I do not agree with the intention of the ruling coalition to appoint a Human Rights Ombudsperson without any consideration of public opinion. The latter wants to see an Ombudsperson who has not been compromised by the disregard for the law and political engagement of the State Deputy from the Party of the Regions Nina Karpachova, but rather the well-known human rights defender Yevhen Zakharov. Civic society, on the initiative of the “Maidan” Alliance and the civic network OPORA, was able to achieve his official candidacy, through the support of two parliamentary factions [- only parliamentarians may put forward candidates – translator]. At the present time, around 330 civic organizations have declared their support for Yevhen Zakharov. The vote is to take place tomorrow, however regardless of the result (it is difficult to hope for any moment of enlightenment from the communists, highly specific “socialists” and “Soviet capitalists” from the Party of the Regions, but contra spem spero [hope against hope), the very fact that civic society has forced the “political realm” to take it into account, is an unequivocal victory. In addition, it is important that whoever becomes Ombudsperson, a number of civic organizations have formed a coalition to monitor the actions of the Human Rights Ombudsperson which again is unprecedented in Ukrainian society.
Furthermore, among the successes of civic society, one should also mention the growing information and coordination capabilities, primarily thanks to the development of public journalism and network structures of civic activists. One of the most successful examples of this was the creation in 2001 of the website for civic action “Maidan” and the formation around it under the banner “A free person in a free country” the most powerful civic network structure in Ukraine – the “Maidan” Alliance which I have the honour to be representing here today.
I understand that Marek Sivets, Vice President of the European Parliament, recently said: “to be honest, it is unclear who our Ukrainian partners of the EU are, whether among individuals or institutions. It is very difficult to establish dialogue”. I understand him. It is doubtless difficult to attempt dialogue with a political forces whose leader, having declared an annual income of less than 8,000 dollars, with a housewife spouse, and never having devoted a day of his life to business, is now wandering about in a coat from “Brioni” and a “Blankpen” watch. And whose colleague was recently killed in a shooting accident while poaching, with the attempts to save him involving measures which were as if from another world for ordinary Ukrainian mortals, including” beaming in” western doctors and the dubious “voluntary” nature of the giving of blood by cadets. I don’t know if it is easy for Mr Sivek to hold dialogue with his supposed colleagues from the left, the Socialist Party [SPU], when the second person in the party not only decks himself out in similarly expensive clothes, but also in a most un-socialist fashion drives an Aston Martin, which cost minimum quarter of a million dollars. What is the likelihood that such political forces or those state structures which they control will, say, use European money to effectively fight corruption? It is probably also difficult to communicate with the parliamentary opposition which frequently demonstrates an incredible divide between word and deed, with its “flexibility” of strategy course and aversion to openness.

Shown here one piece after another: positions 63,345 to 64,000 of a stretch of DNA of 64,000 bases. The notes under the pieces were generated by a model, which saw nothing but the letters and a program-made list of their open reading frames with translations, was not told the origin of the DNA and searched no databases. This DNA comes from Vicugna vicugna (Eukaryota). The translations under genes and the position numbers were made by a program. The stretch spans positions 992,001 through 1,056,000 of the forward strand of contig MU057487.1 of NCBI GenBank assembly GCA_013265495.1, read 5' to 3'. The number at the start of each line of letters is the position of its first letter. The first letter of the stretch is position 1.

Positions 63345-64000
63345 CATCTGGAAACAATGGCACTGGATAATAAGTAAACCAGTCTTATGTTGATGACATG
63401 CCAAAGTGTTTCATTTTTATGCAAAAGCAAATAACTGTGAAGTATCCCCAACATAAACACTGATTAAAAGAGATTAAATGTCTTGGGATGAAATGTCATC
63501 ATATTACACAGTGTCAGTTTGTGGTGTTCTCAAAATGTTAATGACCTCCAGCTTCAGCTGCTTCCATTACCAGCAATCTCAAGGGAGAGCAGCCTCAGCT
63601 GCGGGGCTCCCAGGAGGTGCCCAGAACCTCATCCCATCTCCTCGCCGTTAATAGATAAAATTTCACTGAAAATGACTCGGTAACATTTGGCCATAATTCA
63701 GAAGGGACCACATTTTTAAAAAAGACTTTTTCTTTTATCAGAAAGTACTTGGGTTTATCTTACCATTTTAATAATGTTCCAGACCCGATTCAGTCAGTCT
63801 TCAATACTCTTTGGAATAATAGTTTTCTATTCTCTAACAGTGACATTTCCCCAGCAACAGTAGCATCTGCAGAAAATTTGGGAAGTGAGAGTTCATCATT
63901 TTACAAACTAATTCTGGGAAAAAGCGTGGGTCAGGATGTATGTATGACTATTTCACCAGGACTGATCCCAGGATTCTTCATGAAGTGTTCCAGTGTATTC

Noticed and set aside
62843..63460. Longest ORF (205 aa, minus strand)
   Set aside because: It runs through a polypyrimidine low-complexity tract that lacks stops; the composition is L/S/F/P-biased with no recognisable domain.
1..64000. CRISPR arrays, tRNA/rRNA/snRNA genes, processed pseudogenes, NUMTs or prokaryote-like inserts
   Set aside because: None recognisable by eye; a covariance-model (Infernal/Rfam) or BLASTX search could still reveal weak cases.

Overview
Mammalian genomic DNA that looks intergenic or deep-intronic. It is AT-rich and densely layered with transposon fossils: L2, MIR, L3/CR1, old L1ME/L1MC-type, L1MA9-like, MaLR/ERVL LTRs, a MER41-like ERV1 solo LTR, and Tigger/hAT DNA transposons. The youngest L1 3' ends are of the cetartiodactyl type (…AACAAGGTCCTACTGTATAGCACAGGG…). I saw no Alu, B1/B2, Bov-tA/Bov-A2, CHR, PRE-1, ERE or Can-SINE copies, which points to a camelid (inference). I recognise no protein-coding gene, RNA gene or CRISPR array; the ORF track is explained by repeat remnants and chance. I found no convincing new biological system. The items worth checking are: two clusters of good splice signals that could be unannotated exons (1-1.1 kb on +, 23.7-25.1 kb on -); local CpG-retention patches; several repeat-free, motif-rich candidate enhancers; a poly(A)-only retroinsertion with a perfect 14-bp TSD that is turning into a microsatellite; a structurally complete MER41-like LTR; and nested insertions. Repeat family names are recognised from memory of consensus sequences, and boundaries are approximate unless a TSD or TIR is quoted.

It is difficult not to agree with Hanna Severinsen and Renata Volvend who in their initial report stress that “the new Cabinet of Ministers is full of officials who epitomize the corrupt merger of business interests and the government.”
I would therefore propose resolving the problem, articulated by Mr Sivets, very simply: at least until the next elections, at least in what concerns human rights and liberties, the development of civic society, overcoming corruption, I would recommend that the EU seek Ukrainian partners not among the power institutions and political forces, but among organizations of civic society. The single true opposition to the anti-rule of law system existing in Ukraine is the civic opposition. Politicians have yet to earn the right to be called the opposition.
And it is dependent precisely on whether this civic opposition is able to create a mechanism for identifying, agreeing and efficiently lobbying the public interest, that is, a mechanism for turning the public interest into practical policy, as to whether the European Parliament will in the future have Ukrainian partners at state level.
There is no more immediate task in Ukraine than that on which we are working – the creation of a powerful machine for independent civic assessment of the work of the authorities, for appealing against decisions which run counter to the law, human rights and public interest, for the lobbying of these interests. I assure you that these are Europeans’ interests. ‘
Two years ago in Ukraine citizens beat the system in one particular case. Now they are learning to beat it on an everyday basis, in order to one day overcome once and for all. If the regime is a permanent conspiracy, then it is necessary to counter it with permanent resistance. It is, at the end of the day, only through the constant chase by citizens of those in power and politicians that an effective natural section takes place.
The revolution in Ukrainian lies ahead and this revolution won’t be orange. It will be the struggle of the people for the return of their state. This revolution will be blue and yellow, the colours of the Ukrainian flag. And it is a pleasure to think that these are also the colours of United Europe. We are one in our freedom!
07.02.2007, Brussels